Initially conceived as a counter to the predominance of London-based artists involved in open submission projects such as New Contemporaries, Immediate aims to showcase the wealth of new artistic talent currently active within the northern regions. The exhibition is selected from open submission and comprises existing and specially commissioned works. The group exhibition will take place both in Site Gallery and in an off-site venue in Sheffield and will also include commissions for Site’s projection window.
Selectors of existing work: Ben Cook (Director, Lux), Tom Morton & Catharine Patha (independent curators) and Rosalind Nashashibi (artist and winner of Becks’ Futures 2003). Selectors of commissions: Frances Hegarty, Andrew Stones (artists).
Exhibiting Artists: Stella Capes, Robin Close, James Connelly, Jason Dee, Anna Harrison, Holden & Dunbar, Ho Ming Kuei, Eleanor Morgan, David Picard, Megan Smith, Allsopp & Weir, Katy Woods, Paul Bloomfield, Rose Butler & Kypros Kyprianou, Allen Coombs, Nisha Duggal, Steven Gray, Anthony Hall, Maud Haya Baviera, Esther Johnson, Ben Jones, Steve Monger, Adam O’Meara and Prevett & McArthur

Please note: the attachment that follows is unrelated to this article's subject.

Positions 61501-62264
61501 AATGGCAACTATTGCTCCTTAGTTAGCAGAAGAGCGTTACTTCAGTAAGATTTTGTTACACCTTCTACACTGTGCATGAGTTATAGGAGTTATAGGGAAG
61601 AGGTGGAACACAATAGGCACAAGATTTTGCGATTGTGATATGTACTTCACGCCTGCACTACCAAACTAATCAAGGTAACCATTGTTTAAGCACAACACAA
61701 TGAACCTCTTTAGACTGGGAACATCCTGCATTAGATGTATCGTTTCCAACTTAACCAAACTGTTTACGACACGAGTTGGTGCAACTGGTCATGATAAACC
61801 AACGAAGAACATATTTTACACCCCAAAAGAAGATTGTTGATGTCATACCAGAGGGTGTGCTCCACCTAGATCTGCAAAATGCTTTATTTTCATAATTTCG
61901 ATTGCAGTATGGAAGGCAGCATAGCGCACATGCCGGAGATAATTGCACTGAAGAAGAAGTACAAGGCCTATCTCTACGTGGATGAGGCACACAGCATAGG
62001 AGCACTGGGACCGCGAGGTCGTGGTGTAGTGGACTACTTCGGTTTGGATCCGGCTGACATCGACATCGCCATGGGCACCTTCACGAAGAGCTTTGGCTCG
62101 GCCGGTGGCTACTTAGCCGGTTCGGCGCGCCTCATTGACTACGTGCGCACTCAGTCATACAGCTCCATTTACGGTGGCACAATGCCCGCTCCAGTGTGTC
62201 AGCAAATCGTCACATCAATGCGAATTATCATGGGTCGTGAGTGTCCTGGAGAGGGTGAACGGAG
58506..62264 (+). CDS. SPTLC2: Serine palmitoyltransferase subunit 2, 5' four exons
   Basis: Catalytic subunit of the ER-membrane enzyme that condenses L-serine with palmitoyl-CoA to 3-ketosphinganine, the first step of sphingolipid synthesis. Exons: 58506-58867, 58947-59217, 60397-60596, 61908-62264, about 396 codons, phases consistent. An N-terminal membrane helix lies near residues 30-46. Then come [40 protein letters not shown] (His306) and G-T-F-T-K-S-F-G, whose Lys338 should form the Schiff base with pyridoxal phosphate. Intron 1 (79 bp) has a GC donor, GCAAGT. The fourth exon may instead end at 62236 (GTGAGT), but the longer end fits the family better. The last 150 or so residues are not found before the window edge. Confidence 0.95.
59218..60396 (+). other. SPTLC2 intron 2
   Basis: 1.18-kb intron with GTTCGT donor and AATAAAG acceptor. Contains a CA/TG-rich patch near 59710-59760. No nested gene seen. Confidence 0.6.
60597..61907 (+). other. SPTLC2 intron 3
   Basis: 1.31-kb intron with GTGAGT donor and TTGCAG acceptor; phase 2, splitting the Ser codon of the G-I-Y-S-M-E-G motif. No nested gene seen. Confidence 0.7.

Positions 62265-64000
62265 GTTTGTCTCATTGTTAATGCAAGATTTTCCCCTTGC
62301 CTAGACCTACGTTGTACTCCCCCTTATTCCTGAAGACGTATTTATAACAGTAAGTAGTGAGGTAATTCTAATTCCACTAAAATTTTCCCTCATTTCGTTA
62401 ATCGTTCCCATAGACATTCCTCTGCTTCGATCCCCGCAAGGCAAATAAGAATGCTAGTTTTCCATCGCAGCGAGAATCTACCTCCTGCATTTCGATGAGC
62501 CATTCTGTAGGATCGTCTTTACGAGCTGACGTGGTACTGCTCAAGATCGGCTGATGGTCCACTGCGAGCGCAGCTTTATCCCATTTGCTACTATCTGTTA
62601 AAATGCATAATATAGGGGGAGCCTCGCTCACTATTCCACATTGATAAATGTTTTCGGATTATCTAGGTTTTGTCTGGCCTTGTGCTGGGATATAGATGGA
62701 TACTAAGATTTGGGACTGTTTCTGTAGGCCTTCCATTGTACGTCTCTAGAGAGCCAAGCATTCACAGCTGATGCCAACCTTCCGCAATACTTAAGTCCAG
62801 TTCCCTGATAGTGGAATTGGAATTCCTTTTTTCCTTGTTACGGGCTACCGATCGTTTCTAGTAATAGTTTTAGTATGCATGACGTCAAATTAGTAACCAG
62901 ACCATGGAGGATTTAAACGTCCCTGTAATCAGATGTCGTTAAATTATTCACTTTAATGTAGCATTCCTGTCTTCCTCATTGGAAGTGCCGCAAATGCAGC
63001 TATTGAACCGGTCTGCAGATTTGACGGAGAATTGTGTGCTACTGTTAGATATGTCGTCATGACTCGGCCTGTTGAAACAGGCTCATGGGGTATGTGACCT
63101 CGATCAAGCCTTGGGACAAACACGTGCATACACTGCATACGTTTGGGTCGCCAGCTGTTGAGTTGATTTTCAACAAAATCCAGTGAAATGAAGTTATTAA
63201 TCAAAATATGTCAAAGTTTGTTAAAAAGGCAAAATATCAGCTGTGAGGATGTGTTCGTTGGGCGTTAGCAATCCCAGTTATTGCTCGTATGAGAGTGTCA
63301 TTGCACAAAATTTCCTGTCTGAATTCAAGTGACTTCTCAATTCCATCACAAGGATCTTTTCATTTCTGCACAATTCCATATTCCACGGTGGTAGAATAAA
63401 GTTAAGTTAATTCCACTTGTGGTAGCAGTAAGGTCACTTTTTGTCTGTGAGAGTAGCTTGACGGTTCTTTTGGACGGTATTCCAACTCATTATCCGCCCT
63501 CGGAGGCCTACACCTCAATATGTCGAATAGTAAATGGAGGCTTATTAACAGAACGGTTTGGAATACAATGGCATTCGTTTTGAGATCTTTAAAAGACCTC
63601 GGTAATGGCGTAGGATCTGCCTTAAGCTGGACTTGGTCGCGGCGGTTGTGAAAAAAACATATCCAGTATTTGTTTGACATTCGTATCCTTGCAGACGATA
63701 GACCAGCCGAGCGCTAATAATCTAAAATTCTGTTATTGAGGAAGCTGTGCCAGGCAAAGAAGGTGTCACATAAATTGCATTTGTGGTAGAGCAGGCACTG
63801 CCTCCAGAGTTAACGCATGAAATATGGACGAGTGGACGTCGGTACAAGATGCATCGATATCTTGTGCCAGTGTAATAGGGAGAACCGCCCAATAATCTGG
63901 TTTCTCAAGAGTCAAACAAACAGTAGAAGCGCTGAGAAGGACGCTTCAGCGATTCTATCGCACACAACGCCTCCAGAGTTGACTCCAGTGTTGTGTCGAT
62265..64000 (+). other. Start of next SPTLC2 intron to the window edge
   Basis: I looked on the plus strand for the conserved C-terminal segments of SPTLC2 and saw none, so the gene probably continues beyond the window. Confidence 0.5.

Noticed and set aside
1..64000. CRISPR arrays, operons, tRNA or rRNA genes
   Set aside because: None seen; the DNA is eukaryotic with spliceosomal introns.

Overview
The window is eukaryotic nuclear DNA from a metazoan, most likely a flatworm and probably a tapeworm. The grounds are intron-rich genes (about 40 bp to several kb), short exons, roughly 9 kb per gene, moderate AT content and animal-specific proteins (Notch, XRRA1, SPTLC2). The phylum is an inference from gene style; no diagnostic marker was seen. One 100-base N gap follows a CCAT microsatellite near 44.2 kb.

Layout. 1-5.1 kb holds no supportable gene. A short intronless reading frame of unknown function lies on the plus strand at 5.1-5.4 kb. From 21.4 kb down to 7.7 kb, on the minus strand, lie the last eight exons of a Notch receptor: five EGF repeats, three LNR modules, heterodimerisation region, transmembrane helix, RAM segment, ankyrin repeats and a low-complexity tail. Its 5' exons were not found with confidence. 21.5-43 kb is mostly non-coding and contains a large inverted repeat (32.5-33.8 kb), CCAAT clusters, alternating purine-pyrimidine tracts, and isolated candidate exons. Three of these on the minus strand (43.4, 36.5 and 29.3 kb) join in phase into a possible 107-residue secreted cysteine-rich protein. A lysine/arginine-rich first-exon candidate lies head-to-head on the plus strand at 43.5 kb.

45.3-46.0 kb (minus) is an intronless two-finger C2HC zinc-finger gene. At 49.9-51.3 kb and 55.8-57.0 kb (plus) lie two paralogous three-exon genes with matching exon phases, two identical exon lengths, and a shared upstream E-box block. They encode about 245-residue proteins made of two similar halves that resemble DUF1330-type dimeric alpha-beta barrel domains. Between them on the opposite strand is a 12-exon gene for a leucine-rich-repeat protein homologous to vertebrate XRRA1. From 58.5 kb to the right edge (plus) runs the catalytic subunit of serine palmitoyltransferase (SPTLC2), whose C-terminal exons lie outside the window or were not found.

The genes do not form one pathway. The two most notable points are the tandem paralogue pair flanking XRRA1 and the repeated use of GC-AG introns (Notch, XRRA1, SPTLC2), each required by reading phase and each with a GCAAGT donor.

Stella Capes’s video piece presents a pared down clown performance, minus costume and props and offers a melancholic yet hopefully articulation of an attempt to succeed in a futile endeavour.
Robin Close’s work tests out the limits of social convention in a situation where extremity is fast becoming widely acceptable.
James Connelly presents a passport drawing booth, in which people can have a portrait drawing done in exchange for telling a story, joke or singing a song.
Jason Dee’s digitally animated video splices found film scenes together in a hybrid combination of still and moving imagery, drawing attention to the normally fluid cinematic apparatus.
Anna Harrison’s interest in cultural looping is apparent in her video piece All That Far From Heaven Allows, which samples and reworks the last scene from Todd Haynes’ film Far from Heaven which in itself is a loose remake of Douglas Sirk’s All that Heaven Allows.
Holden & Dunbar’s film The Colour of Dreams references film noir to depict a man’s search of San Francisco for the red man who appears in his nightmares.